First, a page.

I arrived in Tonga in 1973 as Peace Corps volunteer supervising a TB and Typhoid vaccination campaign throughout the islands. Here is an excerpt from my memoir, In Search of Pink Flamingos, Chapter, An Island Paradise, about the my work and the wonderful people of Tonga.
Despite the general good health of the population, I trained the district nurses in administering tuberculosis and typhoid vaccinations throughout the country. I reported directly to an Infection Control Physician who taught me everything I needed to know about my role in disease prevention. The Tongan government provided equipment, vaccines, and transport to complete our work, with great outcomes. My mission to be successful in a nursing role was fulfilled.

My three-bedroom mud and stick house in my remote village in Liberia seemed posh compared to my new digs in Tonga. I chuckled when my Tongan Corps Director drove me to my new home: a one-room thatched house with its exterior damaged from the roaming neighborhood pigs.

My house provided indoor utilities with a toilet, electricity, and running water, but no refrigerator or stove (only a primus burner). I slept on the cement floor with a woven mat, cushioned with folded layers of tapa cloth—the pounded local bark made into fabric. Despite my modest lodging, the ease of living on these islands was remarkable. It registered “five stars” as I never encountered snakes, cockroaches, spiders, malaria, runny belly, or any sickness for that matter. Best of all, no one ever asked me for loving-business. I was in paradise!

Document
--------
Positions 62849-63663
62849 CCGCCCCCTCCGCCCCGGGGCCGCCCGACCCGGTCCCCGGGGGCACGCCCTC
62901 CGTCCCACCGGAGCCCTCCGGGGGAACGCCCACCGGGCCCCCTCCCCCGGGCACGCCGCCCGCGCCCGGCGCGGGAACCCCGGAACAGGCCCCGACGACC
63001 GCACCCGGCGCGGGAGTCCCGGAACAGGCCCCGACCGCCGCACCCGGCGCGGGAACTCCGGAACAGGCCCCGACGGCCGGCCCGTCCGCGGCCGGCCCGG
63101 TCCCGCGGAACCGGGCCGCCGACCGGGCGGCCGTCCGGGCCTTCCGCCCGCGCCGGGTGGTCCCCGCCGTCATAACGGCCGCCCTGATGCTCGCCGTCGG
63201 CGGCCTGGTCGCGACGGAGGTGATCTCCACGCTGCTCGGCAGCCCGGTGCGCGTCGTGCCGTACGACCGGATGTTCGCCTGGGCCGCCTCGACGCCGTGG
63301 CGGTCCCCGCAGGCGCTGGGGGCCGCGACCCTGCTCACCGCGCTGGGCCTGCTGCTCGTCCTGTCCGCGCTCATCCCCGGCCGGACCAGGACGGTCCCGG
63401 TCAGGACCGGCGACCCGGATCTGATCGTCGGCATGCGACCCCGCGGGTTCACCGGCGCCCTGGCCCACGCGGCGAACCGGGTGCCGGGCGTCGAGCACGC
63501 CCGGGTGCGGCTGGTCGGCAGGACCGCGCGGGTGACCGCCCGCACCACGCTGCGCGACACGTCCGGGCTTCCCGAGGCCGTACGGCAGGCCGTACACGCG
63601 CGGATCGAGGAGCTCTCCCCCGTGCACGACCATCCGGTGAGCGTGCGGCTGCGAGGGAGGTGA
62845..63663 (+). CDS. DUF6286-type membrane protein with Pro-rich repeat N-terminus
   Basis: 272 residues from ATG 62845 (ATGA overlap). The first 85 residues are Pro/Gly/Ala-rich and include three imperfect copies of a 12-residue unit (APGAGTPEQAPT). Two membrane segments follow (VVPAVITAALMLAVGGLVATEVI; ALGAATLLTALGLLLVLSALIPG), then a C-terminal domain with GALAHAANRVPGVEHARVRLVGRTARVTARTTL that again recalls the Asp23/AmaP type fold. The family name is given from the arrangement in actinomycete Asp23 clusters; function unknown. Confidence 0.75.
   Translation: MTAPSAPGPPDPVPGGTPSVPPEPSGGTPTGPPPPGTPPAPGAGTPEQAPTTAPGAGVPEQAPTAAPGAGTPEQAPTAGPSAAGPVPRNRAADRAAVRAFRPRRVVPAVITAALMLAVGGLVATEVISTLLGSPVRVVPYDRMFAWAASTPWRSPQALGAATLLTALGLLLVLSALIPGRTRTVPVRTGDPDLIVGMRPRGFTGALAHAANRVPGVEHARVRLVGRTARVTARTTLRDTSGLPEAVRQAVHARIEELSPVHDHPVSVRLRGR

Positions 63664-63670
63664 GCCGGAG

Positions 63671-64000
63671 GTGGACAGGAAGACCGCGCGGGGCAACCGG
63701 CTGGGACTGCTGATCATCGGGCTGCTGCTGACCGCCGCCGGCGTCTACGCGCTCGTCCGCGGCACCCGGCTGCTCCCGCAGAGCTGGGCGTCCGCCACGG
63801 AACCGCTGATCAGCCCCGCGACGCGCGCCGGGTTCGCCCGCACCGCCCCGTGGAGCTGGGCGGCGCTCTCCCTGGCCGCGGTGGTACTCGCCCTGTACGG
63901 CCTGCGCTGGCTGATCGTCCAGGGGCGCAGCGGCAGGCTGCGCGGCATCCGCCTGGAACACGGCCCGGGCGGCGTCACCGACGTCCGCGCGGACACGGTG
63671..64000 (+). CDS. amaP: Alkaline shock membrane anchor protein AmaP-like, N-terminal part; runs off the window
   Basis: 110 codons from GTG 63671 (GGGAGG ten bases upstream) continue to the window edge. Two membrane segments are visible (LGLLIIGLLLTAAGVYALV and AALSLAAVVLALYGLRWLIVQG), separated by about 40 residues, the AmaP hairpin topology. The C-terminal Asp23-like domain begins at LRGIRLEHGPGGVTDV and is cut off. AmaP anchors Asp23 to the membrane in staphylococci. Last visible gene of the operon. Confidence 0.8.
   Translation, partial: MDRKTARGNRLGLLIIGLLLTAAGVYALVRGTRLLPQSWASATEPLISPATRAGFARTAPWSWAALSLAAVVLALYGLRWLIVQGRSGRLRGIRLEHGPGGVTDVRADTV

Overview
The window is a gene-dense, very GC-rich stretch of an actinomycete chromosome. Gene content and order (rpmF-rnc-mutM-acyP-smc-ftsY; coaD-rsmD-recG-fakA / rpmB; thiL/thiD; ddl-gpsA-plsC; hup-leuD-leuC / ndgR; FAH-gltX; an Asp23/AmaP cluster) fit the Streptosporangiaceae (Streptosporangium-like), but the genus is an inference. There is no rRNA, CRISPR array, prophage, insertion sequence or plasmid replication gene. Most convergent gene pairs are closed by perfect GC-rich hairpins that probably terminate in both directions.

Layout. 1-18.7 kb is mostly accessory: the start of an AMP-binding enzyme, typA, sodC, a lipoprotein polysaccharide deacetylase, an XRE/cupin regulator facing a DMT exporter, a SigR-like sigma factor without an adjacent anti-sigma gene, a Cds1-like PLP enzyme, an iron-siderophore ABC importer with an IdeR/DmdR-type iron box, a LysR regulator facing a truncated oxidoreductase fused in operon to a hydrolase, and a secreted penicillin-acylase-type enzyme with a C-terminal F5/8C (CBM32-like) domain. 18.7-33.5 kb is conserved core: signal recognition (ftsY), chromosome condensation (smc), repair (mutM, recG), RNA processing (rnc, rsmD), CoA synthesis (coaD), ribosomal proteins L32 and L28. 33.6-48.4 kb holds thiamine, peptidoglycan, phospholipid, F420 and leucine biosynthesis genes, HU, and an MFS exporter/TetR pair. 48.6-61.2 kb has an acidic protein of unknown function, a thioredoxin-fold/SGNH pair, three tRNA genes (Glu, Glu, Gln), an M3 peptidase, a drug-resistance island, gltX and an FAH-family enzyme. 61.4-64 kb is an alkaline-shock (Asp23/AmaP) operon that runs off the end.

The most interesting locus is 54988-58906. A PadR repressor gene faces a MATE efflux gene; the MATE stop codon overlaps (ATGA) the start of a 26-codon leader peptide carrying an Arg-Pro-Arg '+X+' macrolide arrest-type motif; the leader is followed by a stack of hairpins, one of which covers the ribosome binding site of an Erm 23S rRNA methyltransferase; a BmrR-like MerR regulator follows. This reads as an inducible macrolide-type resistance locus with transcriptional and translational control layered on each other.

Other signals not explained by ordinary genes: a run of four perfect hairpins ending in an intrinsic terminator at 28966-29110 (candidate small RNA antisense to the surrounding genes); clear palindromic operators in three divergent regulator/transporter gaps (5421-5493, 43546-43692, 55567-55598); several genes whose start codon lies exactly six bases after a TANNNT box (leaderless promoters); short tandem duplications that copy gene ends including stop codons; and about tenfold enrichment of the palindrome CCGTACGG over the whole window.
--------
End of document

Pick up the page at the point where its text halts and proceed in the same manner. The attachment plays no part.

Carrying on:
On January 15th 2022, everything changed in the small Island Kingdom. The underwater volcano, Hunga Tonga-Junga Ha’apai erupted spewing feet of ash over the main island and its force was felt by many including those living in New Zealand, Peru, and Alaska. Tsunami warnings were broadcast over the entire Pacific. Tonga lost communication for several days due to the ash and broken underwater communication cables. As photos and news began to come emerge, the physical damage was devastating, but the long term effects are the most concerning. Click on this link for the video update on 1/18 from the Washington Post. (View the first video only).

I am a member of Friends of Tonga (FOT) and they have set up a donation link. Please consider a donation of any amount to help the people of Tonga. I made my donation today honoring my Tongan mother and father who have since passed. Their children all reside in New Zealand.

Feel free to leave a comment in the REPLY box below and donate if you can to help the People of Tonga. Thank you for reading.

2 thoughts on “Tragedy in Tonga

  1. Your book is the gift that keeps on giving…I am a good friend of Velma Shipley and the mother of Rich Trout a professor at the University of the Southwest in Hobbs, NM that you had a Zoom class with his Advanced Composition Class and changed at least one student’s life as you and she connected over her mission trips to Africa. Rich is jealous that I will get to meet you at Velma’s Reception in Feb. He and his son were here for Christmas break, so he missed meeting you by a month or so. Thanks again for your gift to us all. I purchased 4 copies of your book and shared them all over the country with friends, at least 20, in all. Looking forward to meeting you soon in Gold Canyon. We all really enjoy your updates. Mary

    Liked by 1 person

    1. Hello Mary, I look forward to meeting you in person. You have become one of my biggest fans and I thank you for speading the word about my book. I am friends with your son on FB and saw the great photo of him with his son during his visit with you. I, too, am sorry I missed him. I’m glad I was able to help one of his students to tell her stories of Africa. My memoir chapter entitled, One Person at a Time, tells of just that…we can do great things helping one person at a time.
      Stay well, Mary, and I will see you in about a month. If you bring your book, I will sign it and I will bring extras to purchase. All the best.

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